The Lebanese economy is in the toilet. It has sky-rocketing unemployment, entrenched inequality, and the third highest debt-to-GDP ratio in the world . The government has few options – there is a $10b stimulus package from international donors on the horizon, but that money is predicated on further cost-cutting (read: service-cutting). This is an unattractive option for the government and so it has found some novel ways to raise revenue. The national budget from earlier in the year was heavy on new taxes and cost-cutting. And now the government has also outlined a tax on WhatsApp voice calls .

The response has been swift and decisive: tens of thousands, and then hundreds of thousands, of Lebanese have poured out onto the streets to register their anger. They're blockading the streets, and quite clearly aren't going away anytime soon. The tax on WhatsApp calls may have gotten the ball rolling, but it's rolling directly towards the nexus of Lebanon's political elite and its banks. As one young protester said, "the economic reform starts from the [bank] accounts of our politicians ." Lebanese banks hoover up the government's public debt, and in return are beneficiaries of a lower tax rate than everyday businesses.

What may be most extraordinary about these protests is how good natured they've been to date. There have been a few occasional clashes at roadblocks, but no signs of contagious violence. Enormous crowds have channelled a deep sense of disenfranchisement and done so while having, literally, a party. Martyrs' Square in the capital has appeared a 50/50 mix of demonstration and techno rave. Passengers are singing protest songs the moment their planes land at Beirut's international airport. So pervasive are the economic pressures that for the first time in a long time, the mass movement has not broken along sectarian lines . As in Chile, the government has been forced to shelve its onerous tax plan, but one senses that the horse has already bolted.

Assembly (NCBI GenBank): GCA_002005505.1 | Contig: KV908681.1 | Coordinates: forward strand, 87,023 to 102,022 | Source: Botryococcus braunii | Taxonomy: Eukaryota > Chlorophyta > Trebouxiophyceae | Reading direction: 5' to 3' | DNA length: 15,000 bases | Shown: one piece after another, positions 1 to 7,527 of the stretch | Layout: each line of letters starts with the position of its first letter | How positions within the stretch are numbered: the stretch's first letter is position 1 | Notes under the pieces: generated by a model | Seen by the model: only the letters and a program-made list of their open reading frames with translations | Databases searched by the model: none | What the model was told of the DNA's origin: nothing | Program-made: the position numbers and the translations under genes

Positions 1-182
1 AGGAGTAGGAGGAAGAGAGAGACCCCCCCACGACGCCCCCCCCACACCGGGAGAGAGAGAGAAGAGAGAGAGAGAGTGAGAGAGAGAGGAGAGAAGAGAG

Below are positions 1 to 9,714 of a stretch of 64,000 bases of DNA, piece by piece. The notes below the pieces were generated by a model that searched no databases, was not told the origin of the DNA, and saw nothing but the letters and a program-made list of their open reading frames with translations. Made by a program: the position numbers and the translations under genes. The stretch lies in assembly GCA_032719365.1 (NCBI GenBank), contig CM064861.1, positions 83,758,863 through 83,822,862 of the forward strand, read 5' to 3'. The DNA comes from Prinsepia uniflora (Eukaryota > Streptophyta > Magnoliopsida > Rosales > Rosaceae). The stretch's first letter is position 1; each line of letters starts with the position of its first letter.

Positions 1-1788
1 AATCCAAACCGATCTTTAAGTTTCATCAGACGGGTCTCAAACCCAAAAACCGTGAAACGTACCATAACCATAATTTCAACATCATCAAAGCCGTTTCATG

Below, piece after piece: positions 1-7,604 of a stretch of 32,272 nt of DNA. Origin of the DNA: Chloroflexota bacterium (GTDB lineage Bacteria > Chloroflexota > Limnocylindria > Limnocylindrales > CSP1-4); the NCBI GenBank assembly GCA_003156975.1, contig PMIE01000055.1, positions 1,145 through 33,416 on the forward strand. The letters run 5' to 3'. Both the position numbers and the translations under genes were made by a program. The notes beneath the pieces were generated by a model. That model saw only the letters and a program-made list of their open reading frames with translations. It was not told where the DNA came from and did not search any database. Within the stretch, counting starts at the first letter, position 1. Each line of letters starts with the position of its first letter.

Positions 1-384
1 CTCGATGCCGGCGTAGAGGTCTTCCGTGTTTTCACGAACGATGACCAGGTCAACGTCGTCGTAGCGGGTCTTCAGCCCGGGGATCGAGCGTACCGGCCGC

Worldlywise

An end to the fighting... perhaps. PHOTO: Delil Souleiman

Pax Russia

The situation in northern Syria remains fluid. It took Donald Trump a matter of days to flatly contradict his order for a full withdrawal of American forces. Some described this as forgetfulness, but we'd argue that he's just highly suggestible. Regardless, it's looking like the American garrison near the hotspot of Deir ez-Zor will actually be reinforced with tanks (something that will require a significant amount of resources for resupply). The prize being guarded? None other than the huge Conoco gas plant. But for all the attention on Trump's 'evolving' foreign policy, the real star of the show is Vladimir Putin.

On Tuesday the Russian president played host to Turkey's Recep Tayyip Erdogan at his summer retreat in Sochi . There the two men shook on a deal that will further entrench the new regional order. The Russian client of Damascus has now spread its military across most of the country (the ceasefire in the north coincided with renewed hostilities in Idlib ). Similarly, the Kurds will be expelled from the border zone to Turkey's delight . A slightly more successful venture than Trump's rambling letter to Erdogan, which the Turkish leader is said to have balled up and thrown straight in the bin. Russia is now the most important external power-broker in the Middle East and is also slowly finding its foothold in Africa. The ideological battle of the Cold War may be over but the Kremlin is keen on rekindling some old relationships on that continent (mainly through selling an eye-watering amount of arms and munitions).

Friend request declined. PHOTO: Bloomberg

Loose lips sink ships